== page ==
Care’s savings project to benefit one million Rwandans

Care International Rwanda is targeting to empower over one million people through its Saving and Financial Investments (SAFI) project.SAFI aims at supporting people nurture the culture of saving and use the savings as loans amongst themselves to fight poverty.
A man transports his pineapple produce. Such traders reap more when reached out by projects like SAF) (file photo)
A man transports his pineapple produce. Such traders reap more when reached out by projects like SAF) (file photo)

Care International Rwanda is targeting to empower over one million people through its Saving and Financial Investments (SAFI) project.

SAFI aims at supporting people nurture the culture of saving and use the savings as loans amongst themselves to fight poverty.

Innocent Rutikanga, the project manager Care International Rwanda, told The New Times that SAFI is part of the initiatives the government, civil society and financial institutions have put in place to promote financial inclusion and access to financial services to all Rwandans.

He said that CARE empowers the rural poor who cannot access formal financial services to save and acquire loans without interest, which help them to improve their livelihoods.

The three-year project implemented by CARE Rwanda and operating in six districts in the Eastern Province, helps people form groups through which they save and thereafter a member is entitled to seek a loan from the savings.

“Since this project started in 2009, we have reached out to 108,200, which was our target but now that we have hit it we expect one million people to have benefited by the time we wind up the project,” he said.

Rutikanga said that the project which is in its final stage of linkage is working with microfinance
institutions, banks, local and international NGOs to ensure that people access formal financial services and promote sustainability of the project after its closure next year.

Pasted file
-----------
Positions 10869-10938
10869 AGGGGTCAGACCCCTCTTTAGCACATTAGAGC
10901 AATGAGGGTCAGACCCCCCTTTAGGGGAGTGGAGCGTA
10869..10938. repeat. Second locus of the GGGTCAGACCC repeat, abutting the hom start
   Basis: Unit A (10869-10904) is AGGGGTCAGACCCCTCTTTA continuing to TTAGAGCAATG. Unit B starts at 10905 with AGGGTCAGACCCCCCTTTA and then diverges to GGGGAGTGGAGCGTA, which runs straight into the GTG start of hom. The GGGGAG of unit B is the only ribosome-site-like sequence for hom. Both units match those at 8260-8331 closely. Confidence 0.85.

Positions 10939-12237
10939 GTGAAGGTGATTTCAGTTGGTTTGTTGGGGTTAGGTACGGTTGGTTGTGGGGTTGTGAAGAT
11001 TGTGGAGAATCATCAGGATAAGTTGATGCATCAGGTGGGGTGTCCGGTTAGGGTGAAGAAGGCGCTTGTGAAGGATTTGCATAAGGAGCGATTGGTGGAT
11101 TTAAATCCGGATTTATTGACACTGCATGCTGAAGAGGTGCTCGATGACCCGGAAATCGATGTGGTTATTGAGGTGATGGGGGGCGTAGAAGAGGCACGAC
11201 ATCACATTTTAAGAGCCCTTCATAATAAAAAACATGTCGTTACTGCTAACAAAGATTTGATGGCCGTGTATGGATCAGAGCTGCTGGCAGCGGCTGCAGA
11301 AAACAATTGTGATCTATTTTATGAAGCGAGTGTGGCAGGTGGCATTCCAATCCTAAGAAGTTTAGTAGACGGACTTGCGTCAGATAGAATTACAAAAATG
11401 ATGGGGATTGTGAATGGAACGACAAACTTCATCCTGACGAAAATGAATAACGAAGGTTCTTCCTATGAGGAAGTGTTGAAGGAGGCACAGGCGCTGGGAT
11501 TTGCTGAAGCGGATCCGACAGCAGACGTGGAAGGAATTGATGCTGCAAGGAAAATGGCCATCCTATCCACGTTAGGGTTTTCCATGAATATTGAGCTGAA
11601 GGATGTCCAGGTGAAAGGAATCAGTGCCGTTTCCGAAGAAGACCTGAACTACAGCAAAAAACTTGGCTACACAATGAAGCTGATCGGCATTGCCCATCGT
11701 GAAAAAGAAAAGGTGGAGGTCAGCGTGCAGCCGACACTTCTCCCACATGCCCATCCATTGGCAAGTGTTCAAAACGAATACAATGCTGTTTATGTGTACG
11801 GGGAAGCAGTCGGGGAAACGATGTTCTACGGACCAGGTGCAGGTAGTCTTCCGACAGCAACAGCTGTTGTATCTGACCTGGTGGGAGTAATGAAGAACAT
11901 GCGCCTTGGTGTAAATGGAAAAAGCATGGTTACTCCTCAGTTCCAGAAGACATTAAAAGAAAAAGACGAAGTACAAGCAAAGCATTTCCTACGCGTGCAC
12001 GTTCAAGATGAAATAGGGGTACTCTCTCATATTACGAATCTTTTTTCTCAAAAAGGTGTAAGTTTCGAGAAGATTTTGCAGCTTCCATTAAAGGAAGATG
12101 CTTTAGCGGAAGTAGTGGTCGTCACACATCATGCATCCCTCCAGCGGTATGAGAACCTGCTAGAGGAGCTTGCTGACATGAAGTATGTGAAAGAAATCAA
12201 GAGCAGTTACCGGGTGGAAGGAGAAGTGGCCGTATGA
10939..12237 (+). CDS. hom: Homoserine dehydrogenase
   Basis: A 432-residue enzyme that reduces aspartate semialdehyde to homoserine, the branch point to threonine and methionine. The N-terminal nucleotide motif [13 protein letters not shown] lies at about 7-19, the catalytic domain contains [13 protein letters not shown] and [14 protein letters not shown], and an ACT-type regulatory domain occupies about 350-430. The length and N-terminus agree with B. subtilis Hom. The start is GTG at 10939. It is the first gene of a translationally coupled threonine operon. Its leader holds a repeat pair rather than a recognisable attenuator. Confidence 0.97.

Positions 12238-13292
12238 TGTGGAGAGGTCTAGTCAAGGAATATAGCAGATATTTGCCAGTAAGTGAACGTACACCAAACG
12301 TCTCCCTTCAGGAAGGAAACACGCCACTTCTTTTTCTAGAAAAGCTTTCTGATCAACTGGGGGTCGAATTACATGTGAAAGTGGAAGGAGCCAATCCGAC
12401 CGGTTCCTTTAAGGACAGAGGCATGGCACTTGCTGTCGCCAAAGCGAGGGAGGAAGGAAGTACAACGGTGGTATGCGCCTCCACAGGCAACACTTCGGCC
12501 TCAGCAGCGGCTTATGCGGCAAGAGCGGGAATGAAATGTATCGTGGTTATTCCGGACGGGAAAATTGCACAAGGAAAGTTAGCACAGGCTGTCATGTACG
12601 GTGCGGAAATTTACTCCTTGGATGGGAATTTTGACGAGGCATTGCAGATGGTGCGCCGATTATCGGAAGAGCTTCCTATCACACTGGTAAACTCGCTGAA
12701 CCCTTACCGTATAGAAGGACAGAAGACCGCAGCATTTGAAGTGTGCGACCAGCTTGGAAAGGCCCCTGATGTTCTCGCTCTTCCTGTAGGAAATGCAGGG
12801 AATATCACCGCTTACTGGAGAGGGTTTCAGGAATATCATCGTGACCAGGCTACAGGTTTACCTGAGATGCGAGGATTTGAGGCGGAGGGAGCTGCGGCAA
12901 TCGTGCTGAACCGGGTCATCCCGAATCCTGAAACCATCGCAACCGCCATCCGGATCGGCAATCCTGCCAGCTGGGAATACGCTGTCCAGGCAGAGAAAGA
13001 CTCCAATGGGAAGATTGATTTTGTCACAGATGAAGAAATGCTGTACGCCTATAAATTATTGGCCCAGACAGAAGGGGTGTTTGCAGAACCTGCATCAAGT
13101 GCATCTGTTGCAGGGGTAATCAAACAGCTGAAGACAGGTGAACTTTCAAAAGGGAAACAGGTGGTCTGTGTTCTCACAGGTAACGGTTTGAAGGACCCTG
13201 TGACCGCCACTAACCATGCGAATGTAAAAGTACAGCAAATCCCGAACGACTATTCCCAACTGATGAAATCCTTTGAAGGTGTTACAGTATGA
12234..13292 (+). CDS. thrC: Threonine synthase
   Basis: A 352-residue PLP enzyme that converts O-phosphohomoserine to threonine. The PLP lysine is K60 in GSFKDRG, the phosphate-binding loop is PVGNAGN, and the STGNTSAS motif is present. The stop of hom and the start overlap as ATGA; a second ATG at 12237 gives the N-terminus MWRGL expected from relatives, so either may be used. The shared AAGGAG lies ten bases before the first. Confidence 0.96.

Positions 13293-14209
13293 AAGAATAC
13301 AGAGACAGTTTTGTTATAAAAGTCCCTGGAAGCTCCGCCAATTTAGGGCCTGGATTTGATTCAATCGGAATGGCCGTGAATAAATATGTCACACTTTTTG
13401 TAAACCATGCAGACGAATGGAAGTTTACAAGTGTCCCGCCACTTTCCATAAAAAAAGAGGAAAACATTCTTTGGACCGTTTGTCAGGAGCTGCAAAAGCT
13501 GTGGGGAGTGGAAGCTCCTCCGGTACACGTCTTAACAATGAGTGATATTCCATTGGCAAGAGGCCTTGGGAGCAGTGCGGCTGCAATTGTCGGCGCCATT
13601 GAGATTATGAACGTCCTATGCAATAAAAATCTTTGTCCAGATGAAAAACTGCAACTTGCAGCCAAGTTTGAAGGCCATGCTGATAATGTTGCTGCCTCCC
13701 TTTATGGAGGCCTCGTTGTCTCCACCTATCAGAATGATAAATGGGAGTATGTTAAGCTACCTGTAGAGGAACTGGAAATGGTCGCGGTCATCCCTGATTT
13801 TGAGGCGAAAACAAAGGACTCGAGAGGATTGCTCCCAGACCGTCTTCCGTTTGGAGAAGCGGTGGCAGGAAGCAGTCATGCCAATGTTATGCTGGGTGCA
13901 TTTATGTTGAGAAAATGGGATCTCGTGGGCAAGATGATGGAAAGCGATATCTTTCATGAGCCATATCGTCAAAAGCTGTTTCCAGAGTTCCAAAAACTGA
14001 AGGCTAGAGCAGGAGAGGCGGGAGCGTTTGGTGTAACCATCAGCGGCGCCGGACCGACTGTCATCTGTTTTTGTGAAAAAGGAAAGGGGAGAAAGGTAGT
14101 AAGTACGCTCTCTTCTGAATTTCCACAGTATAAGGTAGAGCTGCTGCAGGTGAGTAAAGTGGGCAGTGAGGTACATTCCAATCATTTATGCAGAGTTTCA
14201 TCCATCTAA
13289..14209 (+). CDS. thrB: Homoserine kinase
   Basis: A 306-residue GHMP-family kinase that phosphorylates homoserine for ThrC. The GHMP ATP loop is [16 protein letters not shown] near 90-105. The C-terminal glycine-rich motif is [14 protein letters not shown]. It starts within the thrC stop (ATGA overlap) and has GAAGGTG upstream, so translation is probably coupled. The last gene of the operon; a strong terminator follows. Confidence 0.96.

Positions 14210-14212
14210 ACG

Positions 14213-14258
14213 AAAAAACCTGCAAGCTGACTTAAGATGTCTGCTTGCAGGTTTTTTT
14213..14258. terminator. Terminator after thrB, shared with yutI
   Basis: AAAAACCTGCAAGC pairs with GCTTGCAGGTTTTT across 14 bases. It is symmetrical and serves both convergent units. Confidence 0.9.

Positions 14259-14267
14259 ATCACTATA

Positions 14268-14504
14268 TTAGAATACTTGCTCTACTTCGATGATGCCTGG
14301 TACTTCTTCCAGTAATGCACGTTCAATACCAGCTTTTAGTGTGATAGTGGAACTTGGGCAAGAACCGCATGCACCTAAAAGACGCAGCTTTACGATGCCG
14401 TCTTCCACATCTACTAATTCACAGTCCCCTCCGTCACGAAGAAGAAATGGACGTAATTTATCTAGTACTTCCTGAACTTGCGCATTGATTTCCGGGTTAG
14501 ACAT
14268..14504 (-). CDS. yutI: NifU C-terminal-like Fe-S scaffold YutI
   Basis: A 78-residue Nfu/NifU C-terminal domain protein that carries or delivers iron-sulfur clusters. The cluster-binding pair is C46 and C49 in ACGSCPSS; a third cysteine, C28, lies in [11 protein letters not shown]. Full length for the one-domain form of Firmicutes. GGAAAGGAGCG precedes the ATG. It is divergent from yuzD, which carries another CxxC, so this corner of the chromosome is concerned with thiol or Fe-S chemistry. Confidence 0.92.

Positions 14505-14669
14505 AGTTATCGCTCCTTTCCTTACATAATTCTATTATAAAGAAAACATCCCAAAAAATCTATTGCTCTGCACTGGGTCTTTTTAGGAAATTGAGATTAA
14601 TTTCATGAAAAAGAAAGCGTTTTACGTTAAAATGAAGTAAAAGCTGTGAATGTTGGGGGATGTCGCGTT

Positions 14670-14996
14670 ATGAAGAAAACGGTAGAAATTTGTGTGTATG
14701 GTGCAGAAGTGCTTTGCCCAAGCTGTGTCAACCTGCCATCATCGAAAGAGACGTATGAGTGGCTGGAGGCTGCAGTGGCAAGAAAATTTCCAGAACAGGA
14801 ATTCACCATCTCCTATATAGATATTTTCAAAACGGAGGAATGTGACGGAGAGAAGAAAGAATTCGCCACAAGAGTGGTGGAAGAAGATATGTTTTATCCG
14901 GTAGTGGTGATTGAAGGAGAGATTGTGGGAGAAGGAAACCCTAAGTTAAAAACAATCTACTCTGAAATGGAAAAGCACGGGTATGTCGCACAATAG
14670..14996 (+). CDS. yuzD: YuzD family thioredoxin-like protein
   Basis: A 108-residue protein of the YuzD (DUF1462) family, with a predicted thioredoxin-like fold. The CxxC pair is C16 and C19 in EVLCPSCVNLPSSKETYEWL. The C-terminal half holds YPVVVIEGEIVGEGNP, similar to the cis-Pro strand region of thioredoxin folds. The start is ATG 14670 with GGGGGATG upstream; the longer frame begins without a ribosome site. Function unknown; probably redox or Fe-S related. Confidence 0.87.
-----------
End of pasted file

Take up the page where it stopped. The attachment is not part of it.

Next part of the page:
“We are trying to implement the last phase of the project which is linking these beneficiaries’ groups to microfinance institutions, to access bigger loans and keep their money to improve on their investments now that they are financially educated and empowered.”

Rutikanga highlighted that the project was able to assists people to build better houses and get rid of thatched houses (Nyakatsi), take their children to school and also provide their households with basic needs which has improved the lives of the rural poor.

An expert with United Nations Capital Development Fund, Arthur Sabiti, said the initiatives put across by the government and stakeholders to achieve financial inclusion for all in Rwanda have yielded success compared to the last survey conducted in 2008 that indicated 52% of Rwandans don’t access financial services.

“We were second after Kenya in access to financial services by all in 2008 when the survey was conducted, but with these interventions, if the survey is done again Rwanda can be put at 70% which makes it the leading in East Africa,” Sabiti noted.

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